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Eric Houssels
Eric Houssels
Articles (5983)  | Author's Website |

Pre-Commitment

January 04, 2011

I offer a new entry, appropriate for the lingering Christmas season, into the proverbial “two types of people” in the world book: gadget people and non-gadget people. While I tend to fit into the latter category, I do wholeheartedly acknowledge that iphones, pads, pods and the like are here to stay and even we late adopters, given enough time, will be integrating them (albeit kicking and screaming) into our daily lives.

Anyhow, while entering the freeway ramp the other day, I found myself piddling with my (antiquated) ipod for the purposes of finding a desired podcast for the drive. Guilt sprang up within me, for, as most are aware, gadget-piddling while driving is one of the poorer decisions one who values not causing car accidents can make (gadget-piddling has been proven to be materially more dangerous than driving with .08 alcohol in the bloodstream). I reflected that I could have easily avoided this unnecessary danger by teeing up my desired listening in the parking lot of where I had just left. In other words, a rational decision maker would have figured out the listen of choice in the safe environment and then committed to it. At the cost of the tiniest loss of flexibility, I would have gained a (very) material reduction in the probability of physically harming myself, others, my property, and the property of others…pre-commitment to the podcast was a very easy decision to have made.

This minor epiphany got me to thinking about investments and the power of pre-commitment. It is, in all reality, a/the cornerstone of my practice. In quiet times and quiet places, we can think about businesses – their advantages, their sustainabilities, their growth runways. We can then decide if we can own them at some price and establish that level. Log it into our machine, pre-commit to it, and then wait (and, of course, update periodically). It’s really not a heckuva lot more complicated than that.

Perhaps the major challenge to the pre-commitment strategy is how well we execute on it when the buy day arrives. At such time, we obviously need review the thesis and update. I would offer that it also behooves to look out just a tick to what is going on in the investment landscape so as to minimize the damage to blindly jumping early. This was one of the bigger mistakes I made in our last bear market. In said bear market’s early innings of late 2007, I jumped a bit too aggressively into a few low quality (yet cheap, of course) opportunities just as the storm was beginning its rage…and, let’s be honest, it wasn’t that difficult to know at that time that a significant storm had been long overdue. Tiptoeing into the storm and gradually wading forward (i.e. buying down) would have proved much more profitable as it turns out than sprinting headlong into it as its outset.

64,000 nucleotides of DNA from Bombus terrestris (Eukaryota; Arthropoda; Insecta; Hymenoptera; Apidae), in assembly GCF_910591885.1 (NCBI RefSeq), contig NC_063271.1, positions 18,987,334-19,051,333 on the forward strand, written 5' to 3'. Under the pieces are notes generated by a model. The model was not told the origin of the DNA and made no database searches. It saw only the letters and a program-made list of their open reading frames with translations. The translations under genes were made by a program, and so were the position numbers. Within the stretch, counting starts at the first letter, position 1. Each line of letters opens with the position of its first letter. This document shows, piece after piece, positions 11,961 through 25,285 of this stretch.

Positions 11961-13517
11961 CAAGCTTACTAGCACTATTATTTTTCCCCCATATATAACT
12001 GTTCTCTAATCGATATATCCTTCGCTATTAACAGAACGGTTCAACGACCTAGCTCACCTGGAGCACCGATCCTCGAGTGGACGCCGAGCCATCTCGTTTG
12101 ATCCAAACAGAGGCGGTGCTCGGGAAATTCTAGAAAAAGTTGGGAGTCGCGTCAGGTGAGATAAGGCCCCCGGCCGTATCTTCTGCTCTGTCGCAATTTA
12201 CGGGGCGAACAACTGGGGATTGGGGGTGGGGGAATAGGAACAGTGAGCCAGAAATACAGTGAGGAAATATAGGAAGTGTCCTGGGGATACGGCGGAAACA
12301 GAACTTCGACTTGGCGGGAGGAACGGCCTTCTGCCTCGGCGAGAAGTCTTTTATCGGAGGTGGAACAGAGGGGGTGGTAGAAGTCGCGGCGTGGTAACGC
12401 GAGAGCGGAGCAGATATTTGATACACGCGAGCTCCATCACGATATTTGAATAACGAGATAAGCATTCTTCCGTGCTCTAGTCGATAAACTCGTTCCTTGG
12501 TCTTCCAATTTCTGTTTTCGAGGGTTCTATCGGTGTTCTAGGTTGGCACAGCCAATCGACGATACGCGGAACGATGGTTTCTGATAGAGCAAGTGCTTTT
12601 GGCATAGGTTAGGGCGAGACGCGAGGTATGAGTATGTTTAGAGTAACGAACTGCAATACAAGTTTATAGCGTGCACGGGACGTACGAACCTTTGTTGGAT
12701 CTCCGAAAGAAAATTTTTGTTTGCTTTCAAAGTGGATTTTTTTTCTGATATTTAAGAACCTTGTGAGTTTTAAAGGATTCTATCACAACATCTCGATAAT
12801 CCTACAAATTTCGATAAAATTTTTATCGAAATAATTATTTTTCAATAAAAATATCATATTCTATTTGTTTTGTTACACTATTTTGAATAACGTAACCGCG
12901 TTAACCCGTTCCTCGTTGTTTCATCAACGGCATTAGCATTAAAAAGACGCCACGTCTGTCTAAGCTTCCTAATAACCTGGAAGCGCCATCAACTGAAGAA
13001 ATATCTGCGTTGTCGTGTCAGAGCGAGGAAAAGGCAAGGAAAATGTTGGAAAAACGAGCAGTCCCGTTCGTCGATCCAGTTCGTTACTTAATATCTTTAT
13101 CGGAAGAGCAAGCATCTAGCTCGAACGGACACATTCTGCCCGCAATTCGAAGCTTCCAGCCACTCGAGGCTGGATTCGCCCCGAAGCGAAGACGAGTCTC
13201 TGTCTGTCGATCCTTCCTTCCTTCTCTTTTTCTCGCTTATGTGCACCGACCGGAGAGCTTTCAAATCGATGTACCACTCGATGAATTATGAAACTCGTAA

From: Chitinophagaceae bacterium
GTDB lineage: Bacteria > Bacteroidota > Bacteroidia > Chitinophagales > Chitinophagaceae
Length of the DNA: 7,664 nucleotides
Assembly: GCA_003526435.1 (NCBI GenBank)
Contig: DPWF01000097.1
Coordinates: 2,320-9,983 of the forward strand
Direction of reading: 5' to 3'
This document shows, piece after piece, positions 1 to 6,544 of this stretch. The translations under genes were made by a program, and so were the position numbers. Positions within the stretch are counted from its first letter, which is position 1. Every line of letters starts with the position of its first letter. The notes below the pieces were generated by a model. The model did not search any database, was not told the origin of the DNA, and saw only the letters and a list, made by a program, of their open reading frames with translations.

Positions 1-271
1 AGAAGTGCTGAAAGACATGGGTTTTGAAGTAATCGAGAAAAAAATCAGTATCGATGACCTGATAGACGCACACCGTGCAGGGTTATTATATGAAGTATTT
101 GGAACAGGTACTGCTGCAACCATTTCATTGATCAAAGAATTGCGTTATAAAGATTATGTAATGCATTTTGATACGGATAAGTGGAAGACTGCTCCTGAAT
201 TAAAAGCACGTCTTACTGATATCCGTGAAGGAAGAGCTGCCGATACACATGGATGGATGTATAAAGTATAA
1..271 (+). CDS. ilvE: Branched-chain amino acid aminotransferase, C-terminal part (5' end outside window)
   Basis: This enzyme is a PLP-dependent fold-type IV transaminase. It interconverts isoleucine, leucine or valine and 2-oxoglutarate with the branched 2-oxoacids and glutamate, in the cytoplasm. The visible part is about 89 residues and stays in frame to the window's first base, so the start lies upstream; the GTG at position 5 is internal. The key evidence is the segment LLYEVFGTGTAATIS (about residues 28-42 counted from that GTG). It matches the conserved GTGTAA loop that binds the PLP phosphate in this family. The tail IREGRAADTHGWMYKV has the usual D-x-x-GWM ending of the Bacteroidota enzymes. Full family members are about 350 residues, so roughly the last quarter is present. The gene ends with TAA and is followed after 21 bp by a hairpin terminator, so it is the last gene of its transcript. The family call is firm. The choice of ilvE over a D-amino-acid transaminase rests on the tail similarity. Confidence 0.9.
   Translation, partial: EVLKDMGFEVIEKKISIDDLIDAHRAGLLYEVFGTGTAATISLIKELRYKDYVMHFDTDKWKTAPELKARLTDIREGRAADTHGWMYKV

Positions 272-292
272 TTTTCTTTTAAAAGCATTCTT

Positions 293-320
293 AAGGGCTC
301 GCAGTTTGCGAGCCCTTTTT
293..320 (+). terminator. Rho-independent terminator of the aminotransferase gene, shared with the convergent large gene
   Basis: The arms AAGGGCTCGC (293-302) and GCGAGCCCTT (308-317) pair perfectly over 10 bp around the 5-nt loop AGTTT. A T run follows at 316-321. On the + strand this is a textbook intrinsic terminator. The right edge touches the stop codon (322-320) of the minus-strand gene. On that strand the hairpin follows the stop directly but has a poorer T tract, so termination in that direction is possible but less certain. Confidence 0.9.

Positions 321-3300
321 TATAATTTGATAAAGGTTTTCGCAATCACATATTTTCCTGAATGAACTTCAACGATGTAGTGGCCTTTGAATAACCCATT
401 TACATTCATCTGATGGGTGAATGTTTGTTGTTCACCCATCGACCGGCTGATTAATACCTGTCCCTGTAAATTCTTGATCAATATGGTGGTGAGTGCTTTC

Once we have updated our thesis and are comfortable enough with the investment landscape, action then does become required and should be undertaken in quick order. The time for the detailed deliberation is in the pre-commitment phase, not the execution phase. Attractive opportunities, in my experience, are fleeting and dilly-dallying becomes the great sin during their rare offering.

Eric Houssels

http://www.housselscapital.com/

About the author:

Eric Houssels
Eric Houssels is the co-founder and managing member of Houssels Capital Management, LLC, a money management firm based in Las Vegas, NV. The firm focuses on investments in the stocks of publicly-traded companies of all capitalizations that possess, preferably, significant earnings power or, alternatively, assets that can be (re)deployed to achieve significant earnings power and are trading at reasonable valuations. Houssels Capital Management was founded in 2000.

Visit Eric Houssels 's Website


Rating: 5.0/5 (2 votes)

Comments

batbeer2
Batbeer2 premium member - 6 years ago
Yes. This is why it's important to keep reading and analysing. Stocks you pass up on now may become attractive at some point.

Once you understand the fundamentals of the business and some event that does not really affect those fundamentals temoprarily drives the price down..... you can execute swiftly and confidently.

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